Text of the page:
There are many reasons not to start a business. It’s risky. It inevitably requires many long hours sweating all of the ten thousand details. Building a company from scratch requires wildly diverse skills that are not commonly possessed by a single person. And it usually requires more resources than a typical wage earner can easily muster.

A chemical entrepreneur with an eye on manufacturing faces some unique challenges that, say, a fledgling purveyor of roasted coffee beans could avoid. Most obvious it the issue of a physical plant. Not only must the chemist or engineer have a workable chemical process, but also have a highly specialized facility in which to do the processing. This requires suitably zoned land, local review boards, environmental permits, a local work force, process equipment, a minimum of raw material inventory, and buildings to contain it all.

Then the entrepreneur must provide an infrastructure of chillers, boilers, electrical distribution, liquid nitrogen for inert gas, an analytical facility, an R&D facility, quality control, as well as administration, sales, and technical staff.  There must be a steady stream of cash flow to provide a steady payroll. Taxes must be estimated and paid in advance.

There are many sobering reasons not to go forward with a chemical business plan if one is risk averse or, shall we say, comfortable. Indeed, one of the common character traits of people who are analytically-minded is the tendancy to rattle off all of the reasons why something won’t work. We’ve all experienced this in meetings. A problem arises and meetings are called. After the problem is identified, much of the remaining time is spent in a recital of the additional problems that are expected. Soon, the problem mushrooms into a phantasm with imaginary components of awesome magnitude.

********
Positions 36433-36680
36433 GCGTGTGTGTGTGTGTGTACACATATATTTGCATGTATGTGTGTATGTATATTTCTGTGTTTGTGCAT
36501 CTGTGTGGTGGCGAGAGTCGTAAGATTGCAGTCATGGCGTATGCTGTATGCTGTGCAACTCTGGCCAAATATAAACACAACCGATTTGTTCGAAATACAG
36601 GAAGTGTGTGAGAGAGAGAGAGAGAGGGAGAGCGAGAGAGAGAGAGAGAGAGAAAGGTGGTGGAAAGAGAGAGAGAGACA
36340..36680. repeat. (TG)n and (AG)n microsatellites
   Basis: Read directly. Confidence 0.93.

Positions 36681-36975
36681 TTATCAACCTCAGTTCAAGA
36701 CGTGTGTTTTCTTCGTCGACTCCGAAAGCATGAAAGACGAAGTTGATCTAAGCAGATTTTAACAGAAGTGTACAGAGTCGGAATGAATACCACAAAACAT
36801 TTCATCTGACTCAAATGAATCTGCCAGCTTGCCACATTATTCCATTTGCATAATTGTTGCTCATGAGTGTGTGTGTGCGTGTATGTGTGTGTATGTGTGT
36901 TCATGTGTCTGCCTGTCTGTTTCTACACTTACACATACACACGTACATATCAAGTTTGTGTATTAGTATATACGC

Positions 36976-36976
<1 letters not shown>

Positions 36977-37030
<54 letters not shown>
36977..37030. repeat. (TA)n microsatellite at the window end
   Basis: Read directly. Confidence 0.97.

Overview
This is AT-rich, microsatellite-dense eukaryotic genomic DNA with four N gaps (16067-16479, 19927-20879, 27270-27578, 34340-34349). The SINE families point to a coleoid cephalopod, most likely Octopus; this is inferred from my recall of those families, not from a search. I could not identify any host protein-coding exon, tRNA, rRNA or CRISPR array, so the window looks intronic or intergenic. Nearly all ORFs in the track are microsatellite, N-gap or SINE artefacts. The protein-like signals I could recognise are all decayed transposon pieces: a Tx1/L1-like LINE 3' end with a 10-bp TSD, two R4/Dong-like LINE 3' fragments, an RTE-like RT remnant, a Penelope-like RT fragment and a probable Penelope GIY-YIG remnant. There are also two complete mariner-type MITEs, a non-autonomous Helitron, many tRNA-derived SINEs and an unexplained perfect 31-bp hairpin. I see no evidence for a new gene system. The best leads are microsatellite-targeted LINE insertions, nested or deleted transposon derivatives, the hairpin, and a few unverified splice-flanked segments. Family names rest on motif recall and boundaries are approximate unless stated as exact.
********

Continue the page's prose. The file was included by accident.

We’re all good at digging up reasons why something won’t work. And chemists suffer no lack of ability here.

But this is where the true entrepreneur stands out from the herd. One mark of a successful entrepreneur is the ability to ignore, or filter out, pessimistic predictions of an outcome. There is a spark within the some people that compels them to go forward. Sometimes it is a special insight. But just as likely the entrepreneur has an inner drive- some might unflatteringly call it “narcissism”- that moves them forward because they are certain of the outcome. It is not uncommon for an entrepreneur to consider him or herself the smartest person in the room.

In Part 3 we’ll look at examples of what kinds of businesses chemical entrepreneurs have started.

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